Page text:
Historic new research survey of Canadian Jews points to growing, diverse and cohesive community

Tuesday, March 12 marked the release of a major new survey that for the first time provided a comprehensive portrait of what it means to be Jewish in Canada. The findings touched on areas such as identity, practices and experiences.

This survey is benchmarked against comparable research in the United States and shows that Canadian Jews as a whole are distinct from their American counterparts in being more connected to Jewish life, through education, membership in Jewish organizations, friendships and connections to Israel.

 

Above: From left, Event moderator Steve Paikin (LLD ’17), 2018 Survey of Jews in Canada collaborators Keith Neuman, executive director of the Environics Institute for Survey Research, York University President and Vice-Chancellor and sociology Professor Rhonda L. Lenton and University of Toronto sociology Professor and S.D. Clark Professor of Sociology Robert Robert Brym

Robert Brym, professor and S.D. Clark Professor of Sociology at the University of Toronto, Rhonda L. Lenton, professor of Sociology and President and Vice-Chancellor, York University, and Keith Neuman, executive director of the Environics Institute for Survey Research, have collaborated to develop and analyze the findings of the historic 2018 Survey of Jews in Canada.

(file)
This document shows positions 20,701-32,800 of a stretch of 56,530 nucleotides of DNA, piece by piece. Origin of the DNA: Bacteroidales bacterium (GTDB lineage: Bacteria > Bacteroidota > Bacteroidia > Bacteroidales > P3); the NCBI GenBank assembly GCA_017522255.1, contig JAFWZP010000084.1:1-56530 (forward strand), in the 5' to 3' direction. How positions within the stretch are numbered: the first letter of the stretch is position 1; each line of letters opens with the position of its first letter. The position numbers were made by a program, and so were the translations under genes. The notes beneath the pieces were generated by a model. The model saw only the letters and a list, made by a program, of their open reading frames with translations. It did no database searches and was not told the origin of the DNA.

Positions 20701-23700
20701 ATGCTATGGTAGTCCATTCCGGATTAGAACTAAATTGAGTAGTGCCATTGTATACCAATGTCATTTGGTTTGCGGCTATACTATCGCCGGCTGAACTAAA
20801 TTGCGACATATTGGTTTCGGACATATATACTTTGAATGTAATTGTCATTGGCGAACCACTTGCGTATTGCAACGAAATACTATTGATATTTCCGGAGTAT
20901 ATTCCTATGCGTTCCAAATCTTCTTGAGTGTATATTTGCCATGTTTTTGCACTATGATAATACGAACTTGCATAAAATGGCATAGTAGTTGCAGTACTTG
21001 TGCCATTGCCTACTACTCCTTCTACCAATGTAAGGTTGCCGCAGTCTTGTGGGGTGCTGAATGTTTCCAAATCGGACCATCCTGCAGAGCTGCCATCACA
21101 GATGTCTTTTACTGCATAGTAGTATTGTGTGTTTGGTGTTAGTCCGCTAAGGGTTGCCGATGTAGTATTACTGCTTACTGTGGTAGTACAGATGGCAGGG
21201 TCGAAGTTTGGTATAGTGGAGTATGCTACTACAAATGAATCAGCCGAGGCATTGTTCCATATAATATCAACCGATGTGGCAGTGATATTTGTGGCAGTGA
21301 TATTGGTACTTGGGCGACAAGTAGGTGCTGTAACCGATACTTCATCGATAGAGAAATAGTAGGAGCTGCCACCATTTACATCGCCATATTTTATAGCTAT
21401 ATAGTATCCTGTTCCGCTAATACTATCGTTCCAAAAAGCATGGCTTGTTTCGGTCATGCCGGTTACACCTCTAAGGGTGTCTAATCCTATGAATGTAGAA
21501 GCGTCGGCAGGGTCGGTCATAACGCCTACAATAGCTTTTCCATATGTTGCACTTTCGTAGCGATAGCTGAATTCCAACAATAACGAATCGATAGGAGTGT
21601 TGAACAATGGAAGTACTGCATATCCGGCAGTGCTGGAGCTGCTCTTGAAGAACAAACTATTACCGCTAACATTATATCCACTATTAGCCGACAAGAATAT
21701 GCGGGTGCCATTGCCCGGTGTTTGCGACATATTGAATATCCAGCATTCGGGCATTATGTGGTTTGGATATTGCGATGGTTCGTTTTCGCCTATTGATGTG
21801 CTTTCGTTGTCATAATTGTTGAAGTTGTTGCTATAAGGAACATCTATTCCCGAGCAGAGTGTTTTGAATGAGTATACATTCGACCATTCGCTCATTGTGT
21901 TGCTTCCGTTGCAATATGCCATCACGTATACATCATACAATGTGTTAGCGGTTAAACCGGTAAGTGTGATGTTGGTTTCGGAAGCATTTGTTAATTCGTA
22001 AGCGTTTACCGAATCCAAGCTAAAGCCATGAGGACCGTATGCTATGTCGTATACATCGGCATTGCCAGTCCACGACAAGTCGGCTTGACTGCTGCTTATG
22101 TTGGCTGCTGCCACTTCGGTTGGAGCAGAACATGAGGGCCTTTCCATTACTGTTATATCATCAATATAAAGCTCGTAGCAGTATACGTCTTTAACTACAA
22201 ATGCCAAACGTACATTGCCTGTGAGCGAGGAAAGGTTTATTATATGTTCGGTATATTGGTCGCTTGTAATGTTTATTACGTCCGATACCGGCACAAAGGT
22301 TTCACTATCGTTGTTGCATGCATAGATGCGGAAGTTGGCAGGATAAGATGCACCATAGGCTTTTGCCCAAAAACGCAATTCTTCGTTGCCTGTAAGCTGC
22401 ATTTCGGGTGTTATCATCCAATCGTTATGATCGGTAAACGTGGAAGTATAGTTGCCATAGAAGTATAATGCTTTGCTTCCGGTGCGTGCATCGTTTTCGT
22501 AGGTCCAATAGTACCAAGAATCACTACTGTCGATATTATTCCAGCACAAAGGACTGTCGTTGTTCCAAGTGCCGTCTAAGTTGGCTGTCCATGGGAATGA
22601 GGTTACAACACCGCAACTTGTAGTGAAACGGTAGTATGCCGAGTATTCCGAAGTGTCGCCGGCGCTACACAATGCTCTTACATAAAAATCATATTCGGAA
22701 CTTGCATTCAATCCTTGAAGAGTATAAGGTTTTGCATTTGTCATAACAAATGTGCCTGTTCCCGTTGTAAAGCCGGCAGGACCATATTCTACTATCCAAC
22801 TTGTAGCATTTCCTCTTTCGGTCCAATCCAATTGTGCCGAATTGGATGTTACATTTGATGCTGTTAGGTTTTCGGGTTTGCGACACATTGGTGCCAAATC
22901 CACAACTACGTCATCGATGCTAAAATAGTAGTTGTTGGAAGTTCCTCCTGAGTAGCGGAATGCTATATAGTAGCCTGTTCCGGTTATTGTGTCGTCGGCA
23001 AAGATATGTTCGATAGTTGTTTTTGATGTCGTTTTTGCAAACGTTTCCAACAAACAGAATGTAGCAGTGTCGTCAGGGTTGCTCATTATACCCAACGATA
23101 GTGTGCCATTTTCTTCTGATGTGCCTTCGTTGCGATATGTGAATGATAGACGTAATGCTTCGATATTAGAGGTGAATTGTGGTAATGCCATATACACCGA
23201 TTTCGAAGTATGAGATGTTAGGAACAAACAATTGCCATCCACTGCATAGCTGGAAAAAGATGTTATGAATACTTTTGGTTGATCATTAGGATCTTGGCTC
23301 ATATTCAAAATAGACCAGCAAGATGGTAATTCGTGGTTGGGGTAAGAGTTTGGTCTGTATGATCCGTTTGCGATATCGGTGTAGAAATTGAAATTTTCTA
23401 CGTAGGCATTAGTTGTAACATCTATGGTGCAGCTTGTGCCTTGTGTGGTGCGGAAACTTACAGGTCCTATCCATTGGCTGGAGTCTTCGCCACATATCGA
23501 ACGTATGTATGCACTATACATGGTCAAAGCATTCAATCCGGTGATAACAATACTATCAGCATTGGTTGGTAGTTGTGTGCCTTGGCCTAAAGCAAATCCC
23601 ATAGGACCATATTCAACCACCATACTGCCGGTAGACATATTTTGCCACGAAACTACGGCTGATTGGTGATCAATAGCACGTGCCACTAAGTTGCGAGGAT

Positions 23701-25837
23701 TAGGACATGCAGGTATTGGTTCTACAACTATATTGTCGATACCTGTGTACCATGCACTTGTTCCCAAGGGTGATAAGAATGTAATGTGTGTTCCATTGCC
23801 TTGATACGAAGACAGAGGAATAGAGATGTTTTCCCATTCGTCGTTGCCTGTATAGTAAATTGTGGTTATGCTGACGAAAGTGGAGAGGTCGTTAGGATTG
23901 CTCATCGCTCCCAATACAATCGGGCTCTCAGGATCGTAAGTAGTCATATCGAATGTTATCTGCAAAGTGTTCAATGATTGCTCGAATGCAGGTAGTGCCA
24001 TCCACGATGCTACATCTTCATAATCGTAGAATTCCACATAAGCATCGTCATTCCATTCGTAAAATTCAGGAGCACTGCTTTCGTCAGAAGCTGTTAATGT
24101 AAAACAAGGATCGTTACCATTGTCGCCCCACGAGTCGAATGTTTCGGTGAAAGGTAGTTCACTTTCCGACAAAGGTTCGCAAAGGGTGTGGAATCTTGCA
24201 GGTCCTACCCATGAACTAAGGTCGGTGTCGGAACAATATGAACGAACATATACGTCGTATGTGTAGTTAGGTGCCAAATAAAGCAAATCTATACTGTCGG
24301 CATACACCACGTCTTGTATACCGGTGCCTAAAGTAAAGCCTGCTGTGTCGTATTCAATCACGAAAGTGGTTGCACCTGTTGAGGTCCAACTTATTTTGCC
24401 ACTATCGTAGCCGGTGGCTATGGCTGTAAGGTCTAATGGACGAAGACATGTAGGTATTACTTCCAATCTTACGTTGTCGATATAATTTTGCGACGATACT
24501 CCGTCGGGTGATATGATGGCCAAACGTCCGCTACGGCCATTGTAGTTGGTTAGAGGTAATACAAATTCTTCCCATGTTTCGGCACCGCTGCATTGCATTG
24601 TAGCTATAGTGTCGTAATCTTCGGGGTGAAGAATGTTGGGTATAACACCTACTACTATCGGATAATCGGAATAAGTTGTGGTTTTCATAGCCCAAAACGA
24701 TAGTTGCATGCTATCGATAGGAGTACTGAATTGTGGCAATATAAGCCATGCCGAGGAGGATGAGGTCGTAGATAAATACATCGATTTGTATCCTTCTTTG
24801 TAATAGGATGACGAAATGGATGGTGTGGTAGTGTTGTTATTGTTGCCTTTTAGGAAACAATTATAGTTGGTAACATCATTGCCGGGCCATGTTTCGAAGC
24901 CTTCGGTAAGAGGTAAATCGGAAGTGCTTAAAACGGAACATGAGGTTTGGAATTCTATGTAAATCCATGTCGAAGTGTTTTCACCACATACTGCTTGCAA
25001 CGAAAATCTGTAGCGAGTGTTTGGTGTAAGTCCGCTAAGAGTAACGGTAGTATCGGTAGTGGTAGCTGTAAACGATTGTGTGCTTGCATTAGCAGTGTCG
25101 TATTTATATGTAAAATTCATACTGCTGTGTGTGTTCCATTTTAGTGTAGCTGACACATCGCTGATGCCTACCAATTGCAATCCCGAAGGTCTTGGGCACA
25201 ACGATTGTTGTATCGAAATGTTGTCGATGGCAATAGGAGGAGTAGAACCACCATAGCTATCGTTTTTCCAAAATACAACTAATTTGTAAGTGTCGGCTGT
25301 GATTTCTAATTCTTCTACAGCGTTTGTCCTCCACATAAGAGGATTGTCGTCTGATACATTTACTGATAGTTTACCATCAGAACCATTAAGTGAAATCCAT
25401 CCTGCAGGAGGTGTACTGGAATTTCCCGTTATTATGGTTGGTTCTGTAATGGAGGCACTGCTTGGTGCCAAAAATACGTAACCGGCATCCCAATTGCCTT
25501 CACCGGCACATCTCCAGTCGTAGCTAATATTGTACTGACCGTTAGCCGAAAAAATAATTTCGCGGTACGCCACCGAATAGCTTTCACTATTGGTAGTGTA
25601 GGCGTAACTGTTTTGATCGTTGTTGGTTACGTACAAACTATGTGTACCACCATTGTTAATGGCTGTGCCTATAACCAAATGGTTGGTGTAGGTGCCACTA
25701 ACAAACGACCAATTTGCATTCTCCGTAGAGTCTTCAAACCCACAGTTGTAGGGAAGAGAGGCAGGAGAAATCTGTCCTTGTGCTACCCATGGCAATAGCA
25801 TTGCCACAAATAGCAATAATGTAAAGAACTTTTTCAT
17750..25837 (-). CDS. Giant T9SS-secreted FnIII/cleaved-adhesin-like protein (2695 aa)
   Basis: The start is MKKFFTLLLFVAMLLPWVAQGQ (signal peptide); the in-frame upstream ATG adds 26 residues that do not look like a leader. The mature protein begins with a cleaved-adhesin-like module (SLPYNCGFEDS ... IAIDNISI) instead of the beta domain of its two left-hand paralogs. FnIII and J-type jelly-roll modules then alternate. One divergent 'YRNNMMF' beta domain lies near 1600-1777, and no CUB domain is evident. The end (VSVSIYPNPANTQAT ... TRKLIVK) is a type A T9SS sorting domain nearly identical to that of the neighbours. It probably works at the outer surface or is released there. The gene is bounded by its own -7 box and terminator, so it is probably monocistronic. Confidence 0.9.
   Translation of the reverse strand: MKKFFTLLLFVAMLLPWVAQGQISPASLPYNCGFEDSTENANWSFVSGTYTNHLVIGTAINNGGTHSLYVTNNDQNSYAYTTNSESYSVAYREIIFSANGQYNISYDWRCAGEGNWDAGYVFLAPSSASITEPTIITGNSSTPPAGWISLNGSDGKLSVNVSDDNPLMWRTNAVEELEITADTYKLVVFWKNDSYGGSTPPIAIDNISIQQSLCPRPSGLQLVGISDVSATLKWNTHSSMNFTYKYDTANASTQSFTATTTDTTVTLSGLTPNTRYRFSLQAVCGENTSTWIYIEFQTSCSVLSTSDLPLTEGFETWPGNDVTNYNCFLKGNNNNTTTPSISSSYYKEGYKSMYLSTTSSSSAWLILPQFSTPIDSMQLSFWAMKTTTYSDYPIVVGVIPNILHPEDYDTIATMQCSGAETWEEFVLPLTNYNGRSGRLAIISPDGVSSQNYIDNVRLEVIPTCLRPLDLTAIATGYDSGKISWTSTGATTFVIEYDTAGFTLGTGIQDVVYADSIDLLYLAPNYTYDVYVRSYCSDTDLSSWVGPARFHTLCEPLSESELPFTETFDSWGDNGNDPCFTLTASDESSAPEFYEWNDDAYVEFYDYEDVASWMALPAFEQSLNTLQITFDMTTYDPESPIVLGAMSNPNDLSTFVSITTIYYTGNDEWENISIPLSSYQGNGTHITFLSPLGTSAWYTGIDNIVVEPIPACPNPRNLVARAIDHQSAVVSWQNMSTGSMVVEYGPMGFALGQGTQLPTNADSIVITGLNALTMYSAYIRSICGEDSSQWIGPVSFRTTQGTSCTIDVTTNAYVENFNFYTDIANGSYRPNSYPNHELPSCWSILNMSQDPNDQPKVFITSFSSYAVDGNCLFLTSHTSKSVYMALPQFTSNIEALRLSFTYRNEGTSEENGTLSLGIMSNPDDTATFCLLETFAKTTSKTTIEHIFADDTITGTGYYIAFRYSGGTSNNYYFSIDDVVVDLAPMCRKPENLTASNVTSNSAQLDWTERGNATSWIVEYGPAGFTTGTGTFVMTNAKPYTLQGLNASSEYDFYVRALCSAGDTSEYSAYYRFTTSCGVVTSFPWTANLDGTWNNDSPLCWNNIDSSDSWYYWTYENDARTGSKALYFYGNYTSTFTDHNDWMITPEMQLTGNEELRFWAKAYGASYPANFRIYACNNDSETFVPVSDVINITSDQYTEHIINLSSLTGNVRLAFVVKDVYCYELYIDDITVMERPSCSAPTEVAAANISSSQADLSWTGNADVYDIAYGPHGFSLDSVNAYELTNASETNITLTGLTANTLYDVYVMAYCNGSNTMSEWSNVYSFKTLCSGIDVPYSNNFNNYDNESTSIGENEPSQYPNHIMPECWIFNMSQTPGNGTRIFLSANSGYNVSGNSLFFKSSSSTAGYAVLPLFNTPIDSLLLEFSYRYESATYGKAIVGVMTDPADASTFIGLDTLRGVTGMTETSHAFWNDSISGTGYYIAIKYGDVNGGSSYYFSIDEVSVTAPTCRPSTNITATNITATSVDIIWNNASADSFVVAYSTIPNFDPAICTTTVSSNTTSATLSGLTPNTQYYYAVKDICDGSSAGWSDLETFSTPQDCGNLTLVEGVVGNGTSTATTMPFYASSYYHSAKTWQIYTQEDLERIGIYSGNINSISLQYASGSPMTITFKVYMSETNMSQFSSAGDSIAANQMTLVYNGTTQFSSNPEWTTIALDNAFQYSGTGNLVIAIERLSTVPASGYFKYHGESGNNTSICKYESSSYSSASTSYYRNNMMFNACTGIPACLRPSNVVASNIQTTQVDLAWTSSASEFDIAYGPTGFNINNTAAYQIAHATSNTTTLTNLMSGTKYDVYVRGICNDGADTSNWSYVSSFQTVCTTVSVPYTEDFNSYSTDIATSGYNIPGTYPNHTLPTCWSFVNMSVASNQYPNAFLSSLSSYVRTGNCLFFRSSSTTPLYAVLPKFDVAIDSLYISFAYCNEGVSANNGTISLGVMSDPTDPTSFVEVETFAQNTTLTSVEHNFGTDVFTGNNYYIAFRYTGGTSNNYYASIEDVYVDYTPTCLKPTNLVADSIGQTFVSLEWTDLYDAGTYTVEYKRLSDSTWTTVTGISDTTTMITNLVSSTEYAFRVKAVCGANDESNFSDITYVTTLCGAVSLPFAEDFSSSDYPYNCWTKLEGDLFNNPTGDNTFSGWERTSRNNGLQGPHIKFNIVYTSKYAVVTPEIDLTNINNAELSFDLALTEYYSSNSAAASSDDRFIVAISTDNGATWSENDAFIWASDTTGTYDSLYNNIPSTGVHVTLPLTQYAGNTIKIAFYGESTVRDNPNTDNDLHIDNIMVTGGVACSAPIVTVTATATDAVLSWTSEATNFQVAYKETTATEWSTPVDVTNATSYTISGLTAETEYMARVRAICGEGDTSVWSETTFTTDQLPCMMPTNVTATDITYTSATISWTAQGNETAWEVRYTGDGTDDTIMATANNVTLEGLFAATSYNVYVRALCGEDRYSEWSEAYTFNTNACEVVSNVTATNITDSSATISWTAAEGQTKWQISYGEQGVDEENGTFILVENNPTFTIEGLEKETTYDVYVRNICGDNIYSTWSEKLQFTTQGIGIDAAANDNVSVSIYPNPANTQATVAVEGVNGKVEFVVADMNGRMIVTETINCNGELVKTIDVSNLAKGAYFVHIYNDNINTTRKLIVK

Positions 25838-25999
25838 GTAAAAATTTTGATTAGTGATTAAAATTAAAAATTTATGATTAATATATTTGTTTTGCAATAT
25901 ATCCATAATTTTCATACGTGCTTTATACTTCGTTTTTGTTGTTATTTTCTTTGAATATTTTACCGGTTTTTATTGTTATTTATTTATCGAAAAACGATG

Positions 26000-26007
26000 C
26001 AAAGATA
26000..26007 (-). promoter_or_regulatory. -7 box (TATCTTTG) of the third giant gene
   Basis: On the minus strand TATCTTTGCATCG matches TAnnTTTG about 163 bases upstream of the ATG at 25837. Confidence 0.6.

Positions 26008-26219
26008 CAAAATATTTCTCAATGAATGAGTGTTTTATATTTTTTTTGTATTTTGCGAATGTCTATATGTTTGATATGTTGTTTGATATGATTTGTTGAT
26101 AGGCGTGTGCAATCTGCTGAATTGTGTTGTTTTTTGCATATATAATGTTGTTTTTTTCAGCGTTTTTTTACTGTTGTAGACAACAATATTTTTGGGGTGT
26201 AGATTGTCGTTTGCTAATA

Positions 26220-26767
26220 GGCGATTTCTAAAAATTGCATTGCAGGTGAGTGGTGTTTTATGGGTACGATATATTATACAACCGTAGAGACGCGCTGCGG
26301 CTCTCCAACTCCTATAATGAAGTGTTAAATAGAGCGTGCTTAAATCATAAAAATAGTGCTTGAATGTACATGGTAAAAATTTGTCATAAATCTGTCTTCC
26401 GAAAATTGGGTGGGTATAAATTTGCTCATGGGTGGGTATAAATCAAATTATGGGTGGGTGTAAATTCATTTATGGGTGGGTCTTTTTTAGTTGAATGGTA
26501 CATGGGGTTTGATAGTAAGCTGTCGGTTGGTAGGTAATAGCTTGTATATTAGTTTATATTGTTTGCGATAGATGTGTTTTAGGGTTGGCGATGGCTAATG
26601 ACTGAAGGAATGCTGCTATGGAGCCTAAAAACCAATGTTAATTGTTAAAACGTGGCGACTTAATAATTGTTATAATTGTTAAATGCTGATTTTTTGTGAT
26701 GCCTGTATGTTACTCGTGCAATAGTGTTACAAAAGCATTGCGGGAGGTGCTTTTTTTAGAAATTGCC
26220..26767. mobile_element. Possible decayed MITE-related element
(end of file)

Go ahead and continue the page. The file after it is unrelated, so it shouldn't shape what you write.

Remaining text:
“Knowing how Canadian Jews define their Jewishness and what they need and want from Jewish organizations can help shape community policy and programming. The Canadian Jewish community is substantially more cohesive than its American counterpart, and the kind of knowledge the survey provides can help keep the community strong. I’m proud to bring this important work forward, both personally and as a sociologist,” said Brym.

Above: From left, Keith Neuman, Rhonda L. Lenton and Robert Brym

“The historic nature of this research marks the beginning of a better understanding of how our community practices our faith, engages within families and with others, and how each of us shapes our cultural identity,” said Lenton. “I see a positive common thread of Canada’s success in embracing people from around the world while supporting and encouraging cultural and religious differences.”

“This study provides a powerful example of how survey research can be used to provide a valuable portrait of Canada’s Jewish community that is both enlightening to all and practical in guiding the organizations working to support this community,” added Neuman.

The research team worked closely with regional survey partners, including; the UJA Federation of Greater Toronto, the Jewish Foundation of Manitoba, Federation CJA (Montreal), and the Jewish Community Foundation of Montreal.

“For more than 100 years, UJA Federation has used research and data to take a big picture view of our community’s largest and most pressing issues. This incredibly comprehensive study will help to inform our strategic investments in the community, so we are extremely proud to have supported this significant work,” said Adam Minsky, president and CEO, UJA Federation of Greater Toronto.

The survey was conducted by telephone and online between February and September 2018 with a representative sample of 2,335 Canadians (ages 18 and over) who identify as Jewish or part Jewish. The survey focused on the Toronto, Montreal, Winnipeg and Vancouver metropolitan areas, which together account for more than 80 percent of the country’s Jewish population.

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